Here’s a kook summary for the end of the year, all brought on by the wide publicizing of Newt Gingrich’s love for electromagnetic pulse doom mythology. I correctly called Gingrich’s bubble about to burst a week ago. His mania for electromagnetic pulse doom stories proved unpalatable, along with many other things, to many.
However, Gingrich will always have the EMPAct America yearly conference at Niagara Falls. (Joke: You’ve won first prize in a travel lottery — a weekend in Niagara Falls! Second prize is a week in Niagara Falls!)
From the wires, on electromagnetic pulses ending civilization, still echoing from the examination of Gingrich’s personal fancy:
Apocalypse 2012 — an obscure author who specializes in the end-times/survivalism fringe market, curses US politicians for not doing enough to save us from a coronal mass ejection.
“If [EMP doom] sounds far fetched, then you haven’t spoken to Lawrence Joseph, a Los Angeles-based writer who has spent much of his life preaching this frighteningly plausible vision of the Apocalypse,” it reads.
“As only politicians can, they dashed the hopes of a healthy civilization,” the man told CTV News.
Written by one of EMPAct America’s lobbyists, the article is distraught over the New York Times piece on Gingrich and EMP doom.
The Russian newspaper, Pravda, has delivered us a warning, one to heed:
[If] the U.S. continues in its attempts to fight terrorists and provide support to our NATO partners, we will “provoke” an EMP attack that will kill many millions, potentially end civilization as we know it, and ultimately result in the loss of our sovereignty. This warning is not the first to have emanated from Russia. One of the most notable was described in testimony before a House Armed Services Committee Hearing held on July 22, 2004—a high-level Russian official (Chairman of the International Affairs Committee) had issued a similar threat to two sitting Congressmen while discussing U.S. involvement in the former Yugoslavia.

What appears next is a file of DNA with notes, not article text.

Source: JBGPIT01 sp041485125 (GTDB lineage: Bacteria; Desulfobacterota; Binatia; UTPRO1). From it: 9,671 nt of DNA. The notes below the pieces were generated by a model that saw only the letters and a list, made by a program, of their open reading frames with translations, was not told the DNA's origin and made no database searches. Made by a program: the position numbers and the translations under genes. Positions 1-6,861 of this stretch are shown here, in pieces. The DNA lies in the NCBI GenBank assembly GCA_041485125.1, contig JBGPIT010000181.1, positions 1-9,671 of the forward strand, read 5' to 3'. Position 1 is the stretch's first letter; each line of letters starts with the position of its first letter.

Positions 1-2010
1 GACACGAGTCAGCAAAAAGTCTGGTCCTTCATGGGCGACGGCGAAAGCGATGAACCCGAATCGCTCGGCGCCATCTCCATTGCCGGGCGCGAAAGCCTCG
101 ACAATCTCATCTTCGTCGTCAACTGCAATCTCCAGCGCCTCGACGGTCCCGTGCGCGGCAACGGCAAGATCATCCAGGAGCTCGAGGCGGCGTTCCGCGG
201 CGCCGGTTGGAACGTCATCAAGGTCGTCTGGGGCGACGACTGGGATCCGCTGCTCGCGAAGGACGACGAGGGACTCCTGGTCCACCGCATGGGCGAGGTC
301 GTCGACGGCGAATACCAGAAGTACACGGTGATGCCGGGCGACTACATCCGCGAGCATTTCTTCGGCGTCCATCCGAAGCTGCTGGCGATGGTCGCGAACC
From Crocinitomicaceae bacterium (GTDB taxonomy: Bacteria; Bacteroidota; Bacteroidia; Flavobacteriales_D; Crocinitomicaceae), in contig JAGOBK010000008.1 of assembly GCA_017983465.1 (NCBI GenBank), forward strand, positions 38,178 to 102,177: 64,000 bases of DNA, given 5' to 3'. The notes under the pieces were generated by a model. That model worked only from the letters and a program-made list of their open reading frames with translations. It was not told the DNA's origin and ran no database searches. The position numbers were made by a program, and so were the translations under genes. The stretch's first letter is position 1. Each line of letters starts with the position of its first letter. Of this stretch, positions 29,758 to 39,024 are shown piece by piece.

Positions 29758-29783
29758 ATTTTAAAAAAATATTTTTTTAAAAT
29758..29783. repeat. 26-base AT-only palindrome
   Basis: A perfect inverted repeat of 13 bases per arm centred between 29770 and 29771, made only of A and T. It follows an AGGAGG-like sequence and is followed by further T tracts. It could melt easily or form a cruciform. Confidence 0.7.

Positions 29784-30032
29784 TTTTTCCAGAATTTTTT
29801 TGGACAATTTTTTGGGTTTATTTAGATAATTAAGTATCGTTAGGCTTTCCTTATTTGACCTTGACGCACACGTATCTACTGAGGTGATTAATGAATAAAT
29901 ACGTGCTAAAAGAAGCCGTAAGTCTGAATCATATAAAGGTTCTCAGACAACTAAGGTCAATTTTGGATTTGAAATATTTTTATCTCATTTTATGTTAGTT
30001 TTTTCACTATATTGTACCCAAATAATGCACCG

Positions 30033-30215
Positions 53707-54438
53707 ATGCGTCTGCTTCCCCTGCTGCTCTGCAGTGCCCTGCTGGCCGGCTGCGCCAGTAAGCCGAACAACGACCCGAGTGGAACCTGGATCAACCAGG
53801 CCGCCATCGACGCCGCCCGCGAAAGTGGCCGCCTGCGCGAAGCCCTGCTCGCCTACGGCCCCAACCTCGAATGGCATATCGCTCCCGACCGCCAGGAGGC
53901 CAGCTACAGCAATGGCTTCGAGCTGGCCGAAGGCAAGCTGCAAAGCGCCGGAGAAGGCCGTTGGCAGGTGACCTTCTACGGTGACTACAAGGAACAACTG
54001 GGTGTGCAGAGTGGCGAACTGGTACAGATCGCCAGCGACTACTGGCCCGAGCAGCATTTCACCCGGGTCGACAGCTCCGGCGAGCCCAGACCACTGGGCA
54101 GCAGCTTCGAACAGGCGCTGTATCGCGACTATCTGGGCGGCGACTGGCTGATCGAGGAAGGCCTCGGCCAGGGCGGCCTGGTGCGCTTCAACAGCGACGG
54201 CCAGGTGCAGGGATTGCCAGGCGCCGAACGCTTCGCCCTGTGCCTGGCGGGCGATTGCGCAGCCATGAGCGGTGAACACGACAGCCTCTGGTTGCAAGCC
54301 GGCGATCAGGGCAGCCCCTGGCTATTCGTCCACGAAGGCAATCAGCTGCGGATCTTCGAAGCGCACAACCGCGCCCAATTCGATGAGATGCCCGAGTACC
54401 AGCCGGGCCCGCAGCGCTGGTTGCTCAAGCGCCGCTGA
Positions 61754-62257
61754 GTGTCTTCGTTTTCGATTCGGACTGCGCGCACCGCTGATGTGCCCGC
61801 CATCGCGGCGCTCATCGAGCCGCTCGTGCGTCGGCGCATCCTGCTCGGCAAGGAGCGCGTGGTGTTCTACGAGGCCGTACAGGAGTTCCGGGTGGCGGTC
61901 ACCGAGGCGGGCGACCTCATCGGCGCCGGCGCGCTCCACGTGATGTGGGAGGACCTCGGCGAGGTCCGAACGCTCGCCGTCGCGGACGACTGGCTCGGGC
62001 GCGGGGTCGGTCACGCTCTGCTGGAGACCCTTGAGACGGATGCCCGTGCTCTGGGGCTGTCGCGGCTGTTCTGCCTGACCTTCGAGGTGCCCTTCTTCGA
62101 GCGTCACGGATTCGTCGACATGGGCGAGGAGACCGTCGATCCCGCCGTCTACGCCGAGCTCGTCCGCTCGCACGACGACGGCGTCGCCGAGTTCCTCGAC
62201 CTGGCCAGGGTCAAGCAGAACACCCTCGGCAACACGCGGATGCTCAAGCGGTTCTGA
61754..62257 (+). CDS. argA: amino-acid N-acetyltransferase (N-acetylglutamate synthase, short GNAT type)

The Russians are not alone. An EMP attack against the United States has been written about and discussed openly within China, North Korea, and Iran …
“It is therefore baffling that the New York Times would take an obviously partisan stance to a major threat,” it continues.
Cryptome publishes a notice in the Federal Register on a meeting to be held on January 9 by the Department of Homeland Security’s Advisory Committee. Public comments on threats delivered to the Committee to be published later at regulations.gov.
Sensitive Threat Briefings against the Homeland.
Briefing on Strategic Implementation Plan to Counter Violent
Update on Border Security and Evolving Threats.
US Coast Guard, Update on Counterterrorism Efforts Around the
TSA Frequent Travelers Program Operational Update.
Electromagnetic Pulse (EMP) Threat–Lessons Learned and Areas of
Evolving Threats in Cyber Security.
Basis for Closure: In accordance with Section 10(d) of the Federal
Advisory Committee Act, it has been determined that the meeting
requires closure as the premature disclosure of the information would
not be in the public interest.
Alert readers will have noticed that DHS threat analysis can be moved by newsmedia subject matter — even when there is no actual threat imminent menace at the root of such stories.
That is, if enough people are talking about electromagnetic pulse doom, even though the net result has been skepticism and damage to a presidential political campaign, homeland security is moved to be briefed on the notional matter.
Also worth consideration: Briefing on Strategic Implementation Plan to Counter Violent Extremism Domestically.
Generally speaking, there was no violent domestic extremism in 2011 unless one counts the Giffords shooting. And Occupy Wall Street is not armed.
In fact, the FBI’s end of year list of top ten terror cases is a paltry one, domestically consisting only a people nabbed in a variety of wanna-be plots uncovered by the loose chatter of those arrested.